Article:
Book Review - We, The Media by Dan Gillmor
In my book reviewing, I occasionally come across a book that tilts my world view. We, The Media by Dan Gillmor (O'Reilly) is probably the best and most important book I've read in the last couple of years. It's a must read for serious bloggers and journalists, both "professional" and "citizen".
Chapter breakout: From Tom Paine to Blogs and Beyond; The Read-Write Web; The Gates Come Down; Newsmakers Turn the Tables; The Consent of the Governed; Professional Journalists Join the Conversation; The Former Audience Joins the Party; Next Steps; Trolls, Spin, and the Boundaries of Trust; Here Come the Judges (and Lawyers); The Empire Strikes Back; Making Our Own News
So why is this book important? Because the balance of media power has shifted, and it's no longer in the hands of a few publishers who can make or break public perception. Via the power of the internet and the new tools such as blogs and wikis, anyone with a point of view and an interest becomes a reporter and has a voice. Those who are consumers of news no longer are restricted to controlled media outlets. With the use of RSS, you can "roll your own news" and assemble a collection of media feeds and outlets to get a more balanced view of events. During the Iraq war, people followed the blog of Where's Raed? to get a view of real life in the country as opposed to what we were permitted to see on mainstream news. Gilmore does an incredible job of revealing the power shift, as well as looking ahead to what this many-to-many approach to media might be in the future. In addition, he explains many of the legal issues surrounding electronic media that are being hashed out on a daily basis.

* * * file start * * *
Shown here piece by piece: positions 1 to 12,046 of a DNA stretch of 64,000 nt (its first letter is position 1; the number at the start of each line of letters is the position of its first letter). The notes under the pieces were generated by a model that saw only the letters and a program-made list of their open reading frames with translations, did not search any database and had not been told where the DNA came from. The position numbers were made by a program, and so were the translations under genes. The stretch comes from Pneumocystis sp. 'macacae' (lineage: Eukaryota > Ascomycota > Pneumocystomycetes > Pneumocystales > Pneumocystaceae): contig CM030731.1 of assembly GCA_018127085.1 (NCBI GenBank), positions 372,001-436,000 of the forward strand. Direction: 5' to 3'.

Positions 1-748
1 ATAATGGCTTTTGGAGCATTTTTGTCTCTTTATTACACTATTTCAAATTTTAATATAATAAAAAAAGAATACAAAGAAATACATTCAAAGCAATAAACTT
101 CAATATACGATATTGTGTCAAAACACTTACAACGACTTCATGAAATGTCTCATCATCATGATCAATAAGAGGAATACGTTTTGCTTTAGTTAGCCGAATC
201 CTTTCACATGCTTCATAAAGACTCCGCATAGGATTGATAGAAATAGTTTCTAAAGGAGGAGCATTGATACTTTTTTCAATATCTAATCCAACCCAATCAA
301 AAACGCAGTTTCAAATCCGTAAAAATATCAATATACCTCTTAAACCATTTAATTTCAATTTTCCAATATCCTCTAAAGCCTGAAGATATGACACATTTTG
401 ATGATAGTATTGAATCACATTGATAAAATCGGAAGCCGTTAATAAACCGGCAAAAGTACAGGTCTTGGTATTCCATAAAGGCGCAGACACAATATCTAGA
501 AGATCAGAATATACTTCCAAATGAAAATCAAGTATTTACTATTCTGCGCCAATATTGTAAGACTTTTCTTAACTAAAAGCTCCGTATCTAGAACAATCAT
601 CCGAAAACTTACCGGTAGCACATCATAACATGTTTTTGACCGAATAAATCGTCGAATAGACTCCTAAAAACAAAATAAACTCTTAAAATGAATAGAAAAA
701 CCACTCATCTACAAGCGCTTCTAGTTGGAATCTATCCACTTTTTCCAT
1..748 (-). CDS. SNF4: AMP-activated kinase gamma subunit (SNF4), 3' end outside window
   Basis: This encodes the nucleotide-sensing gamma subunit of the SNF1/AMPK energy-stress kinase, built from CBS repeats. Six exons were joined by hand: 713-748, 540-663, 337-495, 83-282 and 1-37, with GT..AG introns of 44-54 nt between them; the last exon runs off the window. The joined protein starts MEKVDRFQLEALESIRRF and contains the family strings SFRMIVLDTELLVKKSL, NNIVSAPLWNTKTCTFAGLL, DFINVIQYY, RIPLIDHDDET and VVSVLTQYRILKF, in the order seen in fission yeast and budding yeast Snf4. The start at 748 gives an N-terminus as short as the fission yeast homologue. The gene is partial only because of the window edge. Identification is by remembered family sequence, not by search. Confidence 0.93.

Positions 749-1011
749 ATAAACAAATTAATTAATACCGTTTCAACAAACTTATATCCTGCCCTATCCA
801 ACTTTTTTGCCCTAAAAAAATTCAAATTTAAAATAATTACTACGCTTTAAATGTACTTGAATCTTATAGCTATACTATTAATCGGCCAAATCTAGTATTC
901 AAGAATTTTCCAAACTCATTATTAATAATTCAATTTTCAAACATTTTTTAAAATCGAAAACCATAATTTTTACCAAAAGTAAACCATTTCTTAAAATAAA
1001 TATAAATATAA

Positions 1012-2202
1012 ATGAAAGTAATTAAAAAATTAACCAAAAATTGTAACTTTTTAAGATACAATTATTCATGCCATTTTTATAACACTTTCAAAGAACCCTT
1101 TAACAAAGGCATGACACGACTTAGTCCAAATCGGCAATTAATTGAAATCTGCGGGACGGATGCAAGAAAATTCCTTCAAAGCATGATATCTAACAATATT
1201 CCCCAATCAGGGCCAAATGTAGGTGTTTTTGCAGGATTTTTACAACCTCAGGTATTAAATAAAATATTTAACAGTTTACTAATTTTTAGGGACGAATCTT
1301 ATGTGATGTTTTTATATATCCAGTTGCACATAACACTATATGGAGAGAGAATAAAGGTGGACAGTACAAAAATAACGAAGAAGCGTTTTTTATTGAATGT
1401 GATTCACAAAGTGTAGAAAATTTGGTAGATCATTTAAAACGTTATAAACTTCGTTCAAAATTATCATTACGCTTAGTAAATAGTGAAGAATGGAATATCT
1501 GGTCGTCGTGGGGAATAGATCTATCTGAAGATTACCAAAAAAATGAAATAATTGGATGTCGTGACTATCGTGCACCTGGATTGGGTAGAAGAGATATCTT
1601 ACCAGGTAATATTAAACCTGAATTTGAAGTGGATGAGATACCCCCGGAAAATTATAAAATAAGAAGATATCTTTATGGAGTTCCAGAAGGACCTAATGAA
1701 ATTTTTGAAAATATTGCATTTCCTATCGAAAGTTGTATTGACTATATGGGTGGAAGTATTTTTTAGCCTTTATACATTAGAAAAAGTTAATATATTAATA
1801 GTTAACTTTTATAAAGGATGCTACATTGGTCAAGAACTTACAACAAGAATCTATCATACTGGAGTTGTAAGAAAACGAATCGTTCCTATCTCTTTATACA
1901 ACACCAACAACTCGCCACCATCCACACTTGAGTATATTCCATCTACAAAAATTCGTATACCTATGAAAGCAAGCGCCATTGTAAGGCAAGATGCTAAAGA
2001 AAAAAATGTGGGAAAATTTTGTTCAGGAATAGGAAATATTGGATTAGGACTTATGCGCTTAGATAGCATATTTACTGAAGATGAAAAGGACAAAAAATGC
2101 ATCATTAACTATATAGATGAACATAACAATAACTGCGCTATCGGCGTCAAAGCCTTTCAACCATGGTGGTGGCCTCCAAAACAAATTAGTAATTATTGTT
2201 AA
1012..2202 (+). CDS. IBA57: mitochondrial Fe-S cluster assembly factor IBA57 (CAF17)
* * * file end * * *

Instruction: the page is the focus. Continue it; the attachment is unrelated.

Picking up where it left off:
This whole subject recently became very real to me and a group of bloggers in my circle of interest. An IT analyst firm known as The Radicati Group engaged in some behavior that was viewed by many in the blogging community as unethical. For the whole story, see http://vowe.net/cgi-bin/wiki.cgi?RadicatiGroup. But rather than have the story restricted to a small handful of individuals, the independent blogging community picked up the story and exposed the "anonymous" behavior. In short order, the mainstream IT media ran the story and discredited much of the firm's defense. The power had shifted from corporation to individual, and the individuals made the news. Even two or three years ago this couldn't have happened. Now with the new electronic media, the ethical behavior of individuals, companies, and goverments can be examined and exposed when necessary.
If you're a serious blogger or a journalist, this should be the next book you read. Your viewpoint of what you do "for fun" will be forever changed, and you'll have a much richer appreciation for exactly what it is you represent.